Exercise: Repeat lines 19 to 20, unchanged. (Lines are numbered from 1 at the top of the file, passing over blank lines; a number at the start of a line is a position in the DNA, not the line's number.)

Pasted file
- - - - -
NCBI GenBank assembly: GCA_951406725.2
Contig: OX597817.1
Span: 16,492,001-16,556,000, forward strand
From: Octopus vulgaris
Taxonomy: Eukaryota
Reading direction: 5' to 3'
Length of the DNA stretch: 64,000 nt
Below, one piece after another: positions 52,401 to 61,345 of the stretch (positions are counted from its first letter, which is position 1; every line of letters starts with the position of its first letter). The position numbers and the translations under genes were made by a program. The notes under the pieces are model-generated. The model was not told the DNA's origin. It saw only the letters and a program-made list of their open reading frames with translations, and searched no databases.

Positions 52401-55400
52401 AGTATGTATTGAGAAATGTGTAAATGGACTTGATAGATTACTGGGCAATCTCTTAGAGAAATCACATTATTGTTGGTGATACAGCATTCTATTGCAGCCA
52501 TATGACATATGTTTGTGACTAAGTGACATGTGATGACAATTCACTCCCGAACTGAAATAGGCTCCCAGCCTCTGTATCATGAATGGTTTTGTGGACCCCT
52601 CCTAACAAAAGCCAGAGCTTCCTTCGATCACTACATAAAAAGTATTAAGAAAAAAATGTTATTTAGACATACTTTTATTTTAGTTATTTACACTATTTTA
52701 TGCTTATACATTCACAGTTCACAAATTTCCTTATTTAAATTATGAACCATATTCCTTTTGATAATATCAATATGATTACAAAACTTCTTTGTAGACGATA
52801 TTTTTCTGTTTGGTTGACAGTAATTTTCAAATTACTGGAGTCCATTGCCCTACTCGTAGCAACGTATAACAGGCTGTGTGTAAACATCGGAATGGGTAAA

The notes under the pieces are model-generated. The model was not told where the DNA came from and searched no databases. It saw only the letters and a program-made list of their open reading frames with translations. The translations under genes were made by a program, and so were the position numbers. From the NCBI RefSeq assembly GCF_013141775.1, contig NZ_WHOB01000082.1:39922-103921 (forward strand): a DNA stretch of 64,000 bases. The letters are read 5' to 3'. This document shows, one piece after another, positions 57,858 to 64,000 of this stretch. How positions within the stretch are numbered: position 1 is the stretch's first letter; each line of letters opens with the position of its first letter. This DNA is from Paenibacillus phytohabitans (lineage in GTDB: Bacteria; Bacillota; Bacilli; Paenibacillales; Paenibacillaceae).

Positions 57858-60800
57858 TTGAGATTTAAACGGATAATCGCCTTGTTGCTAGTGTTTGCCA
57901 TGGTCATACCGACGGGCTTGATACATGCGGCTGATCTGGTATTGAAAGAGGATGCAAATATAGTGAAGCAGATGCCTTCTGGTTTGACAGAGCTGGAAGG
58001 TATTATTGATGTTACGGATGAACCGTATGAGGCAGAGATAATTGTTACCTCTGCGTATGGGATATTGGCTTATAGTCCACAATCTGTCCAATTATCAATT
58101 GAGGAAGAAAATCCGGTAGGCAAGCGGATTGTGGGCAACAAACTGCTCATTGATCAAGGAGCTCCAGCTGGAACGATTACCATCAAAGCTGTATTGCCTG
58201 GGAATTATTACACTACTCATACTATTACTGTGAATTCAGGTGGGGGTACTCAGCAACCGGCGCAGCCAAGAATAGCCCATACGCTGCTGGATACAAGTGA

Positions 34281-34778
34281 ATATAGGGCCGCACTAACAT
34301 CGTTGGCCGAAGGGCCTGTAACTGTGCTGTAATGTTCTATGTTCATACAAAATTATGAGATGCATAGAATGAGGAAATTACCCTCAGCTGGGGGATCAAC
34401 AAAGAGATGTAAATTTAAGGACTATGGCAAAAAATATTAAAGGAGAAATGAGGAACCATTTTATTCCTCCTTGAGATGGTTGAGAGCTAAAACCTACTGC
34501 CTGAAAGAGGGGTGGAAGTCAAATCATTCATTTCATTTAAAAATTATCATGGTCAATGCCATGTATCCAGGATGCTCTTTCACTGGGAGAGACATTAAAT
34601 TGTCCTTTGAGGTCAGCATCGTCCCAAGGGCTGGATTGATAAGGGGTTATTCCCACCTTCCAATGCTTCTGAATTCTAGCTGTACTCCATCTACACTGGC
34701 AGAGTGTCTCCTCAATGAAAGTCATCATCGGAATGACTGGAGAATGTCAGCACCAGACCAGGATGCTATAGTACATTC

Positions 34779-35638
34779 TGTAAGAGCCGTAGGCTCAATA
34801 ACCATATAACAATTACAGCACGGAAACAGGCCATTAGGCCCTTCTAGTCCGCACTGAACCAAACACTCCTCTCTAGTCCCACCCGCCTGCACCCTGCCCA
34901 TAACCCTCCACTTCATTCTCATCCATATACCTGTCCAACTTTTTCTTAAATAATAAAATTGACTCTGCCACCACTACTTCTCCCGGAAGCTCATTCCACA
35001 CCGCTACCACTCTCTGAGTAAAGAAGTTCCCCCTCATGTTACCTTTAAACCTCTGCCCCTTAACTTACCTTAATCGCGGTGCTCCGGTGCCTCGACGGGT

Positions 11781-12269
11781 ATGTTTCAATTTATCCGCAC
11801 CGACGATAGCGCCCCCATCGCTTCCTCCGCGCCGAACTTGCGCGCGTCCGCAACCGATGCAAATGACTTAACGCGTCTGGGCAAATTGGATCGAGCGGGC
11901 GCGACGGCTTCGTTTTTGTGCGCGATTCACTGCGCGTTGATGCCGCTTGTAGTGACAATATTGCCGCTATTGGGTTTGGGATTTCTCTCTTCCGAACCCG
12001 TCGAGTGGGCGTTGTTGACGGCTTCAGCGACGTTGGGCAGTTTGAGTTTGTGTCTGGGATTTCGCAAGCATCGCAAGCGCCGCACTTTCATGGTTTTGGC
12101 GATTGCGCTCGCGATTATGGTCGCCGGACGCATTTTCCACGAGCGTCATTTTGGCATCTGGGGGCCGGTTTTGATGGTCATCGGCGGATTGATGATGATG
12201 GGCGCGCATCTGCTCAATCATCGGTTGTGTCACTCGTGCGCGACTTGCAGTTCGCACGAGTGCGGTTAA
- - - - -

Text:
58001 TATTATTGATGTTACGGATGAACCGTATGAGGCAGAGATAATTGTTACCTCTGCGTATGGGATATTGGCTTATAGTCCACAATCTGTCCAATTATCAATT
58101 GAGGAAGAAAATCCGGTAGGCAAGCGGATTGTGGGCAACAAACTGCTCATTGATCAAGGAGCTCCAGCTGGAACGATTACCATCAAAGCTGTATTGCCTG